William Douglas Weir was born in Glasgow on 12 May 1877, the son of James Weir of Over Courance, Dumfriesshire and Mary Douglas of Kilmarnock. He was educated at Allan Glen's School and Glasgow High School, and entered the family engineering firm of G & J Weir Ltd, where he served an apprenticeship in all departments of the business. He became a Director in 1898 at the age of 21, Managing Director in 1902 ; and succeeded his father as Chairman in 1912. In 1904 he married Alice Blanche, daughter of John Machonnachie of Glasgow. They had two sons and one daughter.
Weir had a great interest in motor cars which led to his association with the French based motor manufacturing company managed by Alexandre Darracq, and to G & J Weir Ltd becoming involved in development work on steam driven buses. This venture was largely unsuccessful, and in 1912 he severed the connection with Darracq. His interest in motor cars continued with his involvement in the Royal Scottish Automobile Club of which he had been a founder member, later becoming President. With the outbreak of World War I Weir began to look for ways in which his company could become involved in the war effort. The company became involved in the production of shells, setting up factories at their premises in Cathcart, Glasgow. In July 1915 Weir became Scottish Director of Munitions for the Government's Ministry of Munitions. The shell production work was transferred to Cardonald in 1917, leaving space at Cathcart for the introduction of aeroplane manufacture. The company became the largest Clydeside producer of military aircraft. Although he remained Chairman of the company, 1917 was also the year in which Weir went to London as Controller of Aeronautical Supplies and a Member of the Air Board. He went on to serve as Air Minister (1918) then Secretary of State for Air Forces and President of the Air Committee until 1919. He was knighted in 1917 and created a Baron and Privy Councillor in 1918. He was appointed Chairman of the House of Lords Advisory committee on Civil Aviation in 1919.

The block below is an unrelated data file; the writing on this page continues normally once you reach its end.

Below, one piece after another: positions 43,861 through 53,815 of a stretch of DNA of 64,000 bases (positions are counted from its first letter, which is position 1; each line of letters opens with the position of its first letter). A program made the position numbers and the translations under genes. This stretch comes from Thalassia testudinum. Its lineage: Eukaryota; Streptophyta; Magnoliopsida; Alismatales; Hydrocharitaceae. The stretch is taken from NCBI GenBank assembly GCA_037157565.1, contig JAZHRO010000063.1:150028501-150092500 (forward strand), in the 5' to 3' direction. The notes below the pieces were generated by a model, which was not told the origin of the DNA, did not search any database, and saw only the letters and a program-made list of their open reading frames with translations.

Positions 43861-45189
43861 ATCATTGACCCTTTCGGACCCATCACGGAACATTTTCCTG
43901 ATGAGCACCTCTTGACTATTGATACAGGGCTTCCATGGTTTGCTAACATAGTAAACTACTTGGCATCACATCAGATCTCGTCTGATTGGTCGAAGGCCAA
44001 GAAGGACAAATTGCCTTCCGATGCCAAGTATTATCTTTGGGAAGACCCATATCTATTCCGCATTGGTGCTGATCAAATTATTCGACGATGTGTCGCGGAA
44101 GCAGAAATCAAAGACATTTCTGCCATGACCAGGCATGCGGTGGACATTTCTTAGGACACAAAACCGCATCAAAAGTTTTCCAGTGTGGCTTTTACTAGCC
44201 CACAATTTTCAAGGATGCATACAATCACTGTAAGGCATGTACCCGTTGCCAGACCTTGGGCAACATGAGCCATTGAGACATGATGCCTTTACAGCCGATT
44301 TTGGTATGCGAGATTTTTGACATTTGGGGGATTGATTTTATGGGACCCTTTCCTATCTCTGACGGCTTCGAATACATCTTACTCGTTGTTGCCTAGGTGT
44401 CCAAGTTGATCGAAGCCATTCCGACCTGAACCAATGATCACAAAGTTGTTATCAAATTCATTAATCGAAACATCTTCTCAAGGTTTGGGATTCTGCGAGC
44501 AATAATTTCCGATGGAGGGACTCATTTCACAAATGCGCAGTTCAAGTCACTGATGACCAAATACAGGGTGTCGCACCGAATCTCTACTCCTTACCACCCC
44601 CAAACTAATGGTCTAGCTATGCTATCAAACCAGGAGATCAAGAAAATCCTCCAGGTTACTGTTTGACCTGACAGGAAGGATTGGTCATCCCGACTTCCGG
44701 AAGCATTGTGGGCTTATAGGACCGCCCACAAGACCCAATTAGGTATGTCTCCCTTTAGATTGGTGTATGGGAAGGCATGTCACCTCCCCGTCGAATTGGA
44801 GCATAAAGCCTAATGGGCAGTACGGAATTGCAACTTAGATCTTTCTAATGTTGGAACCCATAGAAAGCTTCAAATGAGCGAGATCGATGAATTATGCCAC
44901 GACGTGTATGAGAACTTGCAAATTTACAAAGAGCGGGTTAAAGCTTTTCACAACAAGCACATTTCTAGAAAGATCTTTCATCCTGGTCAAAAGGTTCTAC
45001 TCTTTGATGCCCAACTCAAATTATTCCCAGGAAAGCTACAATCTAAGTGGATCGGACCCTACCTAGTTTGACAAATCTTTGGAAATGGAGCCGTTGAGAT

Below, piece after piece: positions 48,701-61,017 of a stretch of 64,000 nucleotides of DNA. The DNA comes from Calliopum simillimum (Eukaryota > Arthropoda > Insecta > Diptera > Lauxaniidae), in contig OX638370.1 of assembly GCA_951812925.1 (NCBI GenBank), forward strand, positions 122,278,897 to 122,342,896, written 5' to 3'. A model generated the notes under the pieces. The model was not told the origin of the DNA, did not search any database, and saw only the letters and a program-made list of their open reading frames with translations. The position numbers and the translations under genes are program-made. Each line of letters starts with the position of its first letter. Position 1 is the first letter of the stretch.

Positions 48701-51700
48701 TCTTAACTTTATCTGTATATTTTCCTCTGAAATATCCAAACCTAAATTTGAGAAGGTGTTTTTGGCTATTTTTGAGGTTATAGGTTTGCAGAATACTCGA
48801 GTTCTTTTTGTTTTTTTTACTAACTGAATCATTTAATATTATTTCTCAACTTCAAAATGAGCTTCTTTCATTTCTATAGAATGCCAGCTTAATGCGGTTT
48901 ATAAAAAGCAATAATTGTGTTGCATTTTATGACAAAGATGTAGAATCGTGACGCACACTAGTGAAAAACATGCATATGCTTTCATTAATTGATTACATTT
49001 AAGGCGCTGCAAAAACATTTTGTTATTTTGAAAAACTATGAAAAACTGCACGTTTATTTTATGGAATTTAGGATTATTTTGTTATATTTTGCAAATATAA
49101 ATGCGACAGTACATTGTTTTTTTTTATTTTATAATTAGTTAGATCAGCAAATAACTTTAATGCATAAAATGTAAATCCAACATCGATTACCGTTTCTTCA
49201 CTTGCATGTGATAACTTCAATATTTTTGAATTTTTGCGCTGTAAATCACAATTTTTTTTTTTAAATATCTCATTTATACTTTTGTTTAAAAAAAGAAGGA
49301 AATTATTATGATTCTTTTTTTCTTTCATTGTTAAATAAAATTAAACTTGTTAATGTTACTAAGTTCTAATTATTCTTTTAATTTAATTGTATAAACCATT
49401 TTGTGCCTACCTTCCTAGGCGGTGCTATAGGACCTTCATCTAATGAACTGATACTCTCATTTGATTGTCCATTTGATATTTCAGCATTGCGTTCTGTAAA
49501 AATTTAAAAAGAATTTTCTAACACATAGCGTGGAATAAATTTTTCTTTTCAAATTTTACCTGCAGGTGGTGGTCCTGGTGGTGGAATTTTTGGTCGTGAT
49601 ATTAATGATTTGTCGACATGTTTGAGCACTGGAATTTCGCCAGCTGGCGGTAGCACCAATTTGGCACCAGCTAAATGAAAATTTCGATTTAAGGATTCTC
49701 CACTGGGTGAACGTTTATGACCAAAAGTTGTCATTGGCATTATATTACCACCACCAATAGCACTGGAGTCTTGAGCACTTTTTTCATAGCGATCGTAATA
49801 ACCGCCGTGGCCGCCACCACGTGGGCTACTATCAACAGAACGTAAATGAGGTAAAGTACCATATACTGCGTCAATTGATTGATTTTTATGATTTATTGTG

Soon after peace was declared Weir returned to Glasgow to resume his duties as Managing Director of the family firm. The company moved out of aircraft production and back to their pre-war focus on the manufacture of auxiliary machinery and pumps, but the inter-war years were very difficult and the company was forced to diversify into housing and the production of a nickel-copper alloy for use in the production of propellers and tubes. Throughout this period Weir continued as a Government advisor on Civil Aviation and the RAF but the build-up to world War II saw this involvement increase significantly again. In 1934 he was admitted to the Order of the Bath, and was created a Viscount in 1938. With the outbreak of World War II he was appointed Director General of Explosives at the Ministry of Supply, a post which he held from 1938-1941. He became Chairman of the Tank Board in 1942. After the war the company's earlier interest in housebuilding was revived, first with steel houses and later with more conventional types of house building, this division of the company flourishing alongside the pump manufacture. Lord Weir retired as company Chairman in 1954 and became Honorary President the following year.
Throughout his life he was active in professional bodies, including the Institute of Marine Engineers, the Institution of Naval Architects, and the Institution of Engineers and Shipbuilders in Scotland. His other appointments included Industrial Adviser to the British Delegation at the Imperial Conference at Ottawa in 1932; Honorary President of the British Employer's Confederation; and Director of the International Nickel Company of Canada Ltd. In addition to his UK Honours, he received a number of other national awards, including the Order of the Crown of Italy; the American DSM; and the French Commander of the Legion of Honour. The University of Glasgow awarded him the Honorary Degree of LLD in 1919, and he was awarded the Freedom of the City of London in 1957. His public life in Glasgow extended to his becoming a JP and Deputy Lieutenant for Glasgow and Renfrewshire. His home was at Eastwood Park, Giffnock, where he died on 22 July 1959.